The 2019 symposium of the Japanese Society of Systematic Zoology, entitled ‘Current taxonomic studies on invertebrate fauna in Kumano Sea’ was held on the occasion of the 90th annual meeting of the Zoological Society of Japan in Osaka City University during 12 to 14 September 2019. The five interesting talks were given by the special invited speakers: Hidetaka Furuya ‘Dicyemid fauna in the Kumanonada-Sea’; Takato Izumi ‘Isactinernus quadrilobatus Carlgren, 1918 (Anenthemonae: Actinernidae) collected from the Kumano Sea-To put an end to the taxonomical confusion by the specimen for a century!’; Masanori Okanishi ‘Ophiuroids from the Kumano Sea’; Naoto Jimi ‘Survey of benthic fauna in the Kumano Sea by T/S Seisui-Maru’: Takeya Moritaki ‘Collaboration between aquarium and researchers on invertebrates from Kumano Sea’.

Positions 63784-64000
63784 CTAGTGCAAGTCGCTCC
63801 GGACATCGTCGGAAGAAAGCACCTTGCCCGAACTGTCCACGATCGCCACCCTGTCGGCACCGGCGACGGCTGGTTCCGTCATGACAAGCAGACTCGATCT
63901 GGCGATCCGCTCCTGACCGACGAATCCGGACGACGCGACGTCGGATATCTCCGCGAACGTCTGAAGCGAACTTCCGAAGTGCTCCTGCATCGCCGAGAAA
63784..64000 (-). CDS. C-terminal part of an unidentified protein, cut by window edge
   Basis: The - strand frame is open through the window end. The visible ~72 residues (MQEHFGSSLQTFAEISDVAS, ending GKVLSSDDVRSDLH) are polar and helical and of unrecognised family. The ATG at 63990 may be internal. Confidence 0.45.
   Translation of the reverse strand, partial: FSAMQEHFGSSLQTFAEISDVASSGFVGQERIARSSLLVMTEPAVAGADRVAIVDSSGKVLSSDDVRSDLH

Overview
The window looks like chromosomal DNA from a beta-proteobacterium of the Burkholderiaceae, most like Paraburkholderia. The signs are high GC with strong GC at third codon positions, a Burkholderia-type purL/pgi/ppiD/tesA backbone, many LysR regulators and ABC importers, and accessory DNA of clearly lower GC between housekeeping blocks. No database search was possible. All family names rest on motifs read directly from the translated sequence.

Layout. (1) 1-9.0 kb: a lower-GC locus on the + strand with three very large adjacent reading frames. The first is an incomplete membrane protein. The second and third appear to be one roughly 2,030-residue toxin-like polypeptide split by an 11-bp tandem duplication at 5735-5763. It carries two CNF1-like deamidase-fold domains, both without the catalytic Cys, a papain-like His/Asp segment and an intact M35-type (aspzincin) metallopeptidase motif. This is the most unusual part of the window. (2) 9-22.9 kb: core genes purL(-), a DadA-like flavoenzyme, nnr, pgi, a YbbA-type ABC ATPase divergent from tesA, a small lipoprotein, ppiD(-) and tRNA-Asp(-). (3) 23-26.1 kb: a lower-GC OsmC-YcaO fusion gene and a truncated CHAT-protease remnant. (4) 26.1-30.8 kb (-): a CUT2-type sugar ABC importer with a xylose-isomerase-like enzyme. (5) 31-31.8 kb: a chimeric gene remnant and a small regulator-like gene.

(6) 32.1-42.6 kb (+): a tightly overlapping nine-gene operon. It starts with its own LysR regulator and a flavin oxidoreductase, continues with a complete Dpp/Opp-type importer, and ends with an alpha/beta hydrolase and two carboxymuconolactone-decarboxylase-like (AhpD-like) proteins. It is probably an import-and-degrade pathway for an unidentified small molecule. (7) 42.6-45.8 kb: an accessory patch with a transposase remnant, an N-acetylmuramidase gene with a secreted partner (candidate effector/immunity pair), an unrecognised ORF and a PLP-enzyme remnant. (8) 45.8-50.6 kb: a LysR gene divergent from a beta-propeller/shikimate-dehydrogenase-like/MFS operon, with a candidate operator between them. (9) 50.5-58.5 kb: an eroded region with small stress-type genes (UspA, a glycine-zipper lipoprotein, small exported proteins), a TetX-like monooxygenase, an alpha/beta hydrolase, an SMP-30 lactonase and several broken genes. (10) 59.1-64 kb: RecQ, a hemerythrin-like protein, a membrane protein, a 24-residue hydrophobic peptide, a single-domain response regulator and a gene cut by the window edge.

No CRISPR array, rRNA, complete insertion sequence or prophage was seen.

Dicyemids (phylum Dicyemida) are endosymbionts that typically are found in the renal sac of benthic cephalopod molluscs. The dicyemid bodies consist of only 8 to 40 cells, which are the fewest in number of cells in metazoans, and are organized very simply. Typically, two or three dicyemid species are found in a single specimen of the host, and most of them show high host specificity. Dicyemid species have been examined in the benthic cephalopods collected from the Kumano Sea at a seafloor depth of 150–400 m using bottom trawl nets since 2013. Twenty-five undescribed species of dicyemids, included in five genera, were found in 15 species of cephalopods. There is a considerable diversity of dicyemids in relatively narrow range of localities of the Kumano Sea. Here current taxonomic studies on dicyemid fauna in the Kumano Sea are briefly reported.